Kaiser mental health clinicians authorize 5-day statewide strike

November 20th, 2018

Approximately 4,000 caregivers are prepared to strike more than 100 Kaiser clinics and medical facilities across California to settle a contract that improves access to mental health care.

Seven years after exposing Kaiser Permanente’s failure to provide timely access to mental health care in violation of state law, Kaiser mental health clinicians are preparing to hold a five-day strike next month to compel the nation’s largest HMO to fix ongoing understaffing problems that force patients to wait a month or more for mental health therapy appointments.

More than 80 percent of Kaiser psychologists, therapists, social workers, and addiction medicine specialists — along with other healthcare professionals — have signed petitions authorizing a strike next month if no agreement is reached on a new contract.

The workers’ three-year contract that expired in September included provisions intended to increase staffing and reduce patients’ wait times of up to two months for follow-up appointments. However, understaffing and lengthy delays have persisted, forcing many patients to pay out of pocket for non-Kaiser therapists or go without treatment altogether.

“This ultimately comes down to resources,” said Sal Rosselli, President of the National Union of Healthcare Workers, which represents the Kaiser clinicians. “Kaiser has $42 billion in cash and investments, but it underfunds its mental health care services to the point that overworked clinicians are leaving in droves and patients with serious conditions wait weeks for appointments or are pushed into group therapy.”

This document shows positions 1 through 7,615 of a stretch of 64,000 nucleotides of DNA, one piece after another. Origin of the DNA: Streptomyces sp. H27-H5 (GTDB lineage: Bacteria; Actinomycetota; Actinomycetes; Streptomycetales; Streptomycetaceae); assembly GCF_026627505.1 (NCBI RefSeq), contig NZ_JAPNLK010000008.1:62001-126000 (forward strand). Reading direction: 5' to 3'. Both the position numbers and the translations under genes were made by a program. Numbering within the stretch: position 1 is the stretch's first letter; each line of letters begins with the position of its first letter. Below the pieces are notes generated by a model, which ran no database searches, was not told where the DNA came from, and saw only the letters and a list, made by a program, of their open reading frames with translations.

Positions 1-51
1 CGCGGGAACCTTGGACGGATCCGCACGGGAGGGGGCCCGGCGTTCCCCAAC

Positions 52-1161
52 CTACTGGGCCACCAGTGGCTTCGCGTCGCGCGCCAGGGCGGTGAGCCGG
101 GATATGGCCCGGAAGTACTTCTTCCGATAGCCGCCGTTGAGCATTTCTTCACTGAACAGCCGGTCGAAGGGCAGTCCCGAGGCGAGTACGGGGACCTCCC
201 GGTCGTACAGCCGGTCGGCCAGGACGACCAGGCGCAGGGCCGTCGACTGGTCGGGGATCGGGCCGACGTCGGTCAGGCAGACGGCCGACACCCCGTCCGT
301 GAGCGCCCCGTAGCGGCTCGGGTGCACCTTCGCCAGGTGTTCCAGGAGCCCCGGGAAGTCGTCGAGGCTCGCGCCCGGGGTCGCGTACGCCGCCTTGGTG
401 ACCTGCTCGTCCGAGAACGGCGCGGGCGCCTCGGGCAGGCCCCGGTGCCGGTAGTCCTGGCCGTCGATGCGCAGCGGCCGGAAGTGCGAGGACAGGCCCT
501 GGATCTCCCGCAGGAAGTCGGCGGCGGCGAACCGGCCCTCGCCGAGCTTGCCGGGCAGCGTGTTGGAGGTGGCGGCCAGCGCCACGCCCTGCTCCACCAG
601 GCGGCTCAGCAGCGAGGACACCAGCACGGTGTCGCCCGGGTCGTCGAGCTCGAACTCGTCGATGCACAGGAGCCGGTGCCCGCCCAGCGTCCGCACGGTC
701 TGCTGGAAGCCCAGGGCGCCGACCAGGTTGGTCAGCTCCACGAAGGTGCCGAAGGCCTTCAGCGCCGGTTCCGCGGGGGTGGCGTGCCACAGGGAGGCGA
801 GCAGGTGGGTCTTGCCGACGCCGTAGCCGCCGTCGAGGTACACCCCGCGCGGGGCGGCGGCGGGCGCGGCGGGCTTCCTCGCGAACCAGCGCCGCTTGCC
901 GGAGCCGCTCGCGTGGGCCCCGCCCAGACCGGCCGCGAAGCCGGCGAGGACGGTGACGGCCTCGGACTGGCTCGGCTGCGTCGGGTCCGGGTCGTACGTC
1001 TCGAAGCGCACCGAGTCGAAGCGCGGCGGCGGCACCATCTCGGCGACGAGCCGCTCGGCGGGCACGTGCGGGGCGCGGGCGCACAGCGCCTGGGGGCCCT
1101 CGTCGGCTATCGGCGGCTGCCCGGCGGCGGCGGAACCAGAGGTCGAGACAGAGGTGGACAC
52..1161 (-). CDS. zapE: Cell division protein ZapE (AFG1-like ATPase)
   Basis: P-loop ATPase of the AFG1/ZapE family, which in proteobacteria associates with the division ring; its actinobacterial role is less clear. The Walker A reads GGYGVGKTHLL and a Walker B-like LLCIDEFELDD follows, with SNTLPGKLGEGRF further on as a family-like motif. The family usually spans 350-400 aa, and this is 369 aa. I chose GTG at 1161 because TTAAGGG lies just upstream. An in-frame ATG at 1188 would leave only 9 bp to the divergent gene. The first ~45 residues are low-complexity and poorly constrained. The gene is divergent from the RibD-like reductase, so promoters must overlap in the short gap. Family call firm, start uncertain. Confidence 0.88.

A 2011 complaint filed by Kaiser clinicians resulted in California’s Department of Managed Health Care issuing a $4 million fine against Kaiser in 2013 for violating the state’s Mental Health Parity Act and timely access rules. The agency found that Kaiser patients were still enduring excessive waits for appointments in follow-up reports released in 2015 and 2017.

Following the 2017 report, Kaiser and agency officials reached a settlement agreement that required Kaiser to accept a three-year program of outside monitoring of its mental health services by a firm with authority to recommend further fines for failure to remedy patient access issues.

Although Kaiser claims to have made strides, clinicians’ appointment calendars are still booked weeks in advance and patients with diagnoses such as depression and bipolar disorder often have to wait a month or more for their next treatment appointments.

“Many of the issues that have plagued Kaiser for years have not gone away,” said Kelly Magee-O’Dea, a Kaiser licensed clinical social worker in the Bay Area. “The wait times for appointments are far too long, and the end result for too many people is that they either get sicker or they drop out of treatment frustrated because they cannot get the care they need.”

“If Kaiser is serious about being a leader in mental health care, it needs to get serious about listening to its mental health clinicians and its patients,” Marirose Occhiogrosso, a Kaiser therapist in Los Angeles said. “That means finally using some of its massive resources to properly staff its mental health services and provide the care that patients need.”